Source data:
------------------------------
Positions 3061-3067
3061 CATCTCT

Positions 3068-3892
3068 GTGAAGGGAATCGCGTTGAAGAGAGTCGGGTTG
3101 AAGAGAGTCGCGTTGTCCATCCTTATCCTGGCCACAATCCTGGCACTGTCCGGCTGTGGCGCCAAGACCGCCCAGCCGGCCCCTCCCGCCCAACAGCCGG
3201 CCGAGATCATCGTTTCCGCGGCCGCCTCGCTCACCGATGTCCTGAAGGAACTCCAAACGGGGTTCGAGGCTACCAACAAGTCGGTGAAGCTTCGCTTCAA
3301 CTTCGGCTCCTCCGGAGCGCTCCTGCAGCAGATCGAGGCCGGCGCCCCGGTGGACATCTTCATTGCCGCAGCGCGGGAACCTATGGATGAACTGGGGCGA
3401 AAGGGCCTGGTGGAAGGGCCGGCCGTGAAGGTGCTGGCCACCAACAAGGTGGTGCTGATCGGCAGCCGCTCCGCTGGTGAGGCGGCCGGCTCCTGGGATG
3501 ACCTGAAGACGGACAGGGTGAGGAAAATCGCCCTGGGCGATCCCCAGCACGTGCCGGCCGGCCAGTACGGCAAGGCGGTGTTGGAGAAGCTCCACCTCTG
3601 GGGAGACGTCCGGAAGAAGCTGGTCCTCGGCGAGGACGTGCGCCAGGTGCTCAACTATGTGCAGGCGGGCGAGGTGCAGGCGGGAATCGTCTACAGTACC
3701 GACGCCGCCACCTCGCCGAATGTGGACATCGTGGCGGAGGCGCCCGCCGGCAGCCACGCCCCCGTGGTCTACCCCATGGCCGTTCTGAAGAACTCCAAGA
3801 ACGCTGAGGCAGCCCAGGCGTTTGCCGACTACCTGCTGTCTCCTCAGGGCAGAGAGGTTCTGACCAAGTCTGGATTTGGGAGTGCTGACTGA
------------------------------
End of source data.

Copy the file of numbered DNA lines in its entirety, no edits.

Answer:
Positions 3061-3067
3061 CATCTCT

Positions 3068-3892
3068 GTGAAGGGAATCGCGTTGAAGAGAGTCGGGTTG
3101 AAGAGAGTCGCGTTGTCCATCCTTATCCTGGCCACAATCCTGGCACTGTCCGGCTGTGGCGCCAAGACCGCCCAGCCGGCCCCTCCCGCCCAACAGCCGG
3201 CCGAGATCATCGTTTCCGCGGCCGCCTCGCTCACCGATGTCCTGAAGGAACTCCAAACGGGGTTCGAGGCTACCAACAAGTCGGTGAAGCTTCGCTTCAA
3301 CTTCGGCTCCTCCGGAGCGCTCCTGCAGCAGATCGAGGCCGGCGCCCCGGTGGACATCTTCATTGCCGCAGCGCGGGAACCTATGGATGAACTGGGGCGA
3401 AAGGGCCTGGTGGAAGGGCCGGCCGTGAAGGTGCTGGCCACCAACAAGGTGGTGCTGATCGGCAGCCGCTCCGCTGGTGAGGCGGCCGGCTCCTGGGATG
3501 ACCTGAAGACGGACAGGGTGAGGAAAATCGCCCTGGGCGATCCCCAGCACGTGCCGGCCGGCCAGTACGGCAAGGCGGTGTTGGAGAAGCTCCACCTCTG
3601 GGGAGACGTCCGGAAGAAGCTGGTCCTCGGCGAGGACGTGCGCCAGGTGCTCAACTATGTGCAGGCGGGCGAGGTGCAGGCGGGAATCGTCTACAGTACC
3701 GACGCCGCCACCTCGCCGAATGTGGACATCGTGGCGGAGGCGCCCGCCGGCAGCCACGCCCCCGTGGTCTACCCCATGGCCGTTCTGAAGAACTCCAAGA
3801 ACGCTGAGGCAGCCCAGGCGTTTGCCGACTACCTGCTGTCTCCTCAGGGCAGAGAGGTTCTGACCAAGTCTGGATTTGGGAGTGCTGACTGA